Our first discovery of the New Zealand’s countryside. We left Christchurch a bit quickly without understanding the potential of this city. Hopefully we came back there later.
We wanted to witness the so called New Zealand natural landscapes and we wanted to hit the road again. Once outside of Christchurch, it’s really wonderful to discover a green countryside, the mountains nearby and the sheep and cows cattle stations everywhere. Not many forest but green pastures.
Our destination in mind, Aoraki/mount Cook of course, we did a special stop over. After driving 3h, we arrived at the mount Sunday, a classic place for the Lord of the Ring fans. They actually filmed the Rohan landscape and the Helm gulf here.
Without being a big fan of the movies even if I have to confess we watched the movies when we arrived in New Zealand, we were curious and excited to discover the scenery.
After 40 min drive on a gravel road, we arrived on top of the valley where you can see the little hill called mount Sunday where 10 year ago you could find the Rohan village of Edoras, the kingdom of the horse men.
For the record the team of the movie build it up in 7 month.
The mount is fairly easy to climb, as a result, it is here a simple and quick hike. We had the chance to be alone on the mount and enjoy the view of the the deserted plain surrounding by mountains, crossed by little rivers and invaded by tall yellow grass bunches.
If I say we had the chance to be alone it’s because we discovered some « Lord of the ring » tour are organized from Christchurch.
Aoraki/Mount Cook and Pukaki lake
After our journey to the mount Sunday back on the roads towards Aoraki/ Mount Cook and Pukaki lake.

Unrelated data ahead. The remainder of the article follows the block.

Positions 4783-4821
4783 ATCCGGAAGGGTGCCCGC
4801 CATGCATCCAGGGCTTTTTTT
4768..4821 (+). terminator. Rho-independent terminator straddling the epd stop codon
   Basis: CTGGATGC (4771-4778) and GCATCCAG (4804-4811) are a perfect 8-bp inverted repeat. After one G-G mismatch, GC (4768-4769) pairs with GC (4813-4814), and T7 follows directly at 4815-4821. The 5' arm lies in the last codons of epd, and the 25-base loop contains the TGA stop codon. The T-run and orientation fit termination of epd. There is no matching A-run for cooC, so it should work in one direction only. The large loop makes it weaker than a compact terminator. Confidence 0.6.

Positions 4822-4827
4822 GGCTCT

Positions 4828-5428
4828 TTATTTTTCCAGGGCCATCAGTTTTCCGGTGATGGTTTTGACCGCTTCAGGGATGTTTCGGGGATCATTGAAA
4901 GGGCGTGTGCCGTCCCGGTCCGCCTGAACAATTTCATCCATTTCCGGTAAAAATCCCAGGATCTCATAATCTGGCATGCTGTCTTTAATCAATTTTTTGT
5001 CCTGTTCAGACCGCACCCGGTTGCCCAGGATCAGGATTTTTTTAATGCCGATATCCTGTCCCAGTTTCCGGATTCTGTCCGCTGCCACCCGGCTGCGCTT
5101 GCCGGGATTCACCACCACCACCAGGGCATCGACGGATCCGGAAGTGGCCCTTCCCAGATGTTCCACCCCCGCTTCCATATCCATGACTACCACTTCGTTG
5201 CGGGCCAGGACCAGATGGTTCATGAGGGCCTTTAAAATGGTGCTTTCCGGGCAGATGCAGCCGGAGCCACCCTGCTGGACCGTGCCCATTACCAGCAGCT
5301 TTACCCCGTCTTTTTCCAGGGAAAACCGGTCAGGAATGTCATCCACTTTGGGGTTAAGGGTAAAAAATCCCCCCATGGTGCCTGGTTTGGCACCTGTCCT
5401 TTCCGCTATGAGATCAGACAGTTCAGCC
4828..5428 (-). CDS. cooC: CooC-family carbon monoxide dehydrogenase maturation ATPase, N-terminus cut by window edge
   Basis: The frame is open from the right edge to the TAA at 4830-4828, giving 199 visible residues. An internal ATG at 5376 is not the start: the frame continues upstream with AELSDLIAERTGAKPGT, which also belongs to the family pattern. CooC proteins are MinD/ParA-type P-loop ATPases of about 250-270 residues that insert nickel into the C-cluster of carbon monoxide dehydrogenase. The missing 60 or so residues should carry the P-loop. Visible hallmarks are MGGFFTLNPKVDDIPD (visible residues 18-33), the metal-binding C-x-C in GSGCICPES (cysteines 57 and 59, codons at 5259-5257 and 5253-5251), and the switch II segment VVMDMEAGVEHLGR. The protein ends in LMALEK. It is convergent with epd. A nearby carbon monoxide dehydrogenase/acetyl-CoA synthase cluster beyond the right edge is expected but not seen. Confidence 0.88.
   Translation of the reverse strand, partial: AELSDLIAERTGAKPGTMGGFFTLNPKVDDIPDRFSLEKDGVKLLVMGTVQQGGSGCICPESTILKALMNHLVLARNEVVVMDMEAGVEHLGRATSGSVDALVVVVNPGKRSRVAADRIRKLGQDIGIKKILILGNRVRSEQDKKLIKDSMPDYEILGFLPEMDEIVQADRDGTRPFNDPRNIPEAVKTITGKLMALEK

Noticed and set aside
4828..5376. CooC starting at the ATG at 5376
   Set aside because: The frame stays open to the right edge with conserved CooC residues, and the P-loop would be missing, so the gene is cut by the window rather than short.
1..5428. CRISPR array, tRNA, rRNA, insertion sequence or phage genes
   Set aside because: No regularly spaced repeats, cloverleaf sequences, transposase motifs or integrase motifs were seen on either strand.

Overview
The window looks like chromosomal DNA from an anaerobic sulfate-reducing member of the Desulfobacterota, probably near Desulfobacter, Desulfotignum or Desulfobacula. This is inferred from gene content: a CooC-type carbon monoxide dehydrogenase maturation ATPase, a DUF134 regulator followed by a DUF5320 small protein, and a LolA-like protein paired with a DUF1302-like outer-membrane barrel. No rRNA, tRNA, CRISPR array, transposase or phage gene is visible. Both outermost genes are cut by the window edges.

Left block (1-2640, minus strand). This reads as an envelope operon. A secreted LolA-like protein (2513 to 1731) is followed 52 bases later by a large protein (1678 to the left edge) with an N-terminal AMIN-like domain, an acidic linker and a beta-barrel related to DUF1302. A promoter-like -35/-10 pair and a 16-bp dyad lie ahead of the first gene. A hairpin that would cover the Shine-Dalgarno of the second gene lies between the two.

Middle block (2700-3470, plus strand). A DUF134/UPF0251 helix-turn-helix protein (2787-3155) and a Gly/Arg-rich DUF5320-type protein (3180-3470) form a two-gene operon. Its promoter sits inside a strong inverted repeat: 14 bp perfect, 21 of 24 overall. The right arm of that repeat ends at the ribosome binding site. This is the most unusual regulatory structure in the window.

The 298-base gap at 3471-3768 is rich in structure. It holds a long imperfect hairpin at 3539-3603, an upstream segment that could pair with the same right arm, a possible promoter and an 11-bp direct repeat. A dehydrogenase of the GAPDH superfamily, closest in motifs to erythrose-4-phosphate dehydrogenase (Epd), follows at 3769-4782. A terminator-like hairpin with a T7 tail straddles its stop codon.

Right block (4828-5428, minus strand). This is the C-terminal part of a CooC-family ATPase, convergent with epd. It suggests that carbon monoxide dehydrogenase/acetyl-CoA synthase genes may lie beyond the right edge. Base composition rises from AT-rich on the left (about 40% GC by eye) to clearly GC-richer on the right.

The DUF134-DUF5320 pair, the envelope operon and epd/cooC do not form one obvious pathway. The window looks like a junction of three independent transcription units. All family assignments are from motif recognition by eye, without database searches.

The Pukaki lake was our first stop when we arrived close to the mount, with its area of 178 km2 it’s the largest lake between Tekapo and Oahu. When the weather is best the lake create a perfect mirror where you can see the reflection of the mountain chain.
The road you have to use to go to the mount follow the lake and you can appreciate the turquoise color of the water due to melting glaciers.
Since 1953 in Unesco World Heritage, the mount Aoraki/Cook is a part of the south Alps chain with 19 summits higher than 3000m and more. The mount peak reaches 3724m above the sea level, he lost in 1991 10m because of a landslide.
In 1998, the government gave back the land to the Ngai Tahu tribe. It’s the reason behind the dual name of this famous peak, Aoraki in maori, for whose it’s a bridge in between human and divine world and Cook for the europeans in tribute to the navigator (who discovered the country but never went to the mount, ironic isn’t it?)
In 1894, the highest summit of New Zealand was climbed and a lot of mountaineers tried to climb it since even if the challenge cost the lives of over 200 people already.
We didn’t try to climb the mount, but hiked the Hooker Valley track. 3h return in a beautiful scenery with the mount constantly watching you.
We thought the walk would be a bit hard. Don’t be worried it’s absolutely not the case, its 3h are a little stroll with 3 suspending bridges to cross and a wooden walkway in the grass, probably to be able to get to the end of the track even on rainy days.
At the far end of the track, you will arrive at the bottom of the mount, in front of lake Hooker where you can see little icebergs. The water of the lake changes during the day, you can have a blue-grey water to a grey water only, the color of the melting glacier. Even if it’s a very touristic place, the walk is really worth it and stay an experience not to miss in the south island.
Good addresses and tips:
Pukaki lake: on campermate you will find 2 free camps for self contained vehicle, they are in front of the lake with the mount in the background but they get very crowdy. From the main lookout you can find along the lake some free camps only for self contained, less crowded and still with the mount’s view.